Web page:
The soluble membrane attack complex (sMAC) represents the terminal product of the complement cascade. We enrolled 47 HIV+ adults (12 of whom underwent a second visit at least 24weeks after starting therapy) as well as 11 HIV negative controls. At baseline, cerebrospinal fluid (CSF) sMAC was detectable in 27.7% of HIV+ individuals. CSF sMAC correlated with CSF HIV RNA levels and was more likely to be detectable in HIV+ individuals on cART compared to HIV negative controls. In HIV+ participants, there were negative association trends between sMAC and neurocognitive performance but these did not reach statistical significance.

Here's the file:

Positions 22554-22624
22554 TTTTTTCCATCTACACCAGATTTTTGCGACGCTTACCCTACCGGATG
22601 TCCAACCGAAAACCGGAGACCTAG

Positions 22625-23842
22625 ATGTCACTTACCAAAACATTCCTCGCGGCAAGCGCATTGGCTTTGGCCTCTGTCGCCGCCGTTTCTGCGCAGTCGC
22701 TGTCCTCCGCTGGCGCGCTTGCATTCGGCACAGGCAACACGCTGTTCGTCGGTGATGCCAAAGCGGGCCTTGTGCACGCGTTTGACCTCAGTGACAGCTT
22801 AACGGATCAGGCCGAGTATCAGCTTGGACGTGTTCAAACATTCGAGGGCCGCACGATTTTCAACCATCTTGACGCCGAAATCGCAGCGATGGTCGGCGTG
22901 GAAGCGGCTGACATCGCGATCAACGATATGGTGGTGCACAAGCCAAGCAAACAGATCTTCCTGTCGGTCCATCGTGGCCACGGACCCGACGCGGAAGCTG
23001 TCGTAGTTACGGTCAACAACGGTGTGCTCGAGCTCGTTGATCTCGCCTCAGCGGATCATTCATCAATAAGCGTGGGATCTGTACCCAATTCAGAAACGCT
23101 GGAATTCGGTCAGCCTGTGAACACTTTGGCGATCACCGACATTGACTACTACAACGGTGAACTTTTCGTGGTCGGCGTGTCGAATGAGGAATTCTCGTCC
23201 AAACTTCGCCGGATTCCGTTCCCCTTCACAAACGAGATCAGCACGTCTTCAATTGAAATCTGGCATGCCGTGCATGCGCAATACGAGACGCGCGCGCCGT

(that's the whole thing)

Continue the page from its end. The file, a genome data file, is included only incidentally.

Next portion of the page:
Keywords: Acquired immunodeficiency syndrome; Complement; Human immunodeficiency virus; Membrane attack complex; Neurocognitive disorder.
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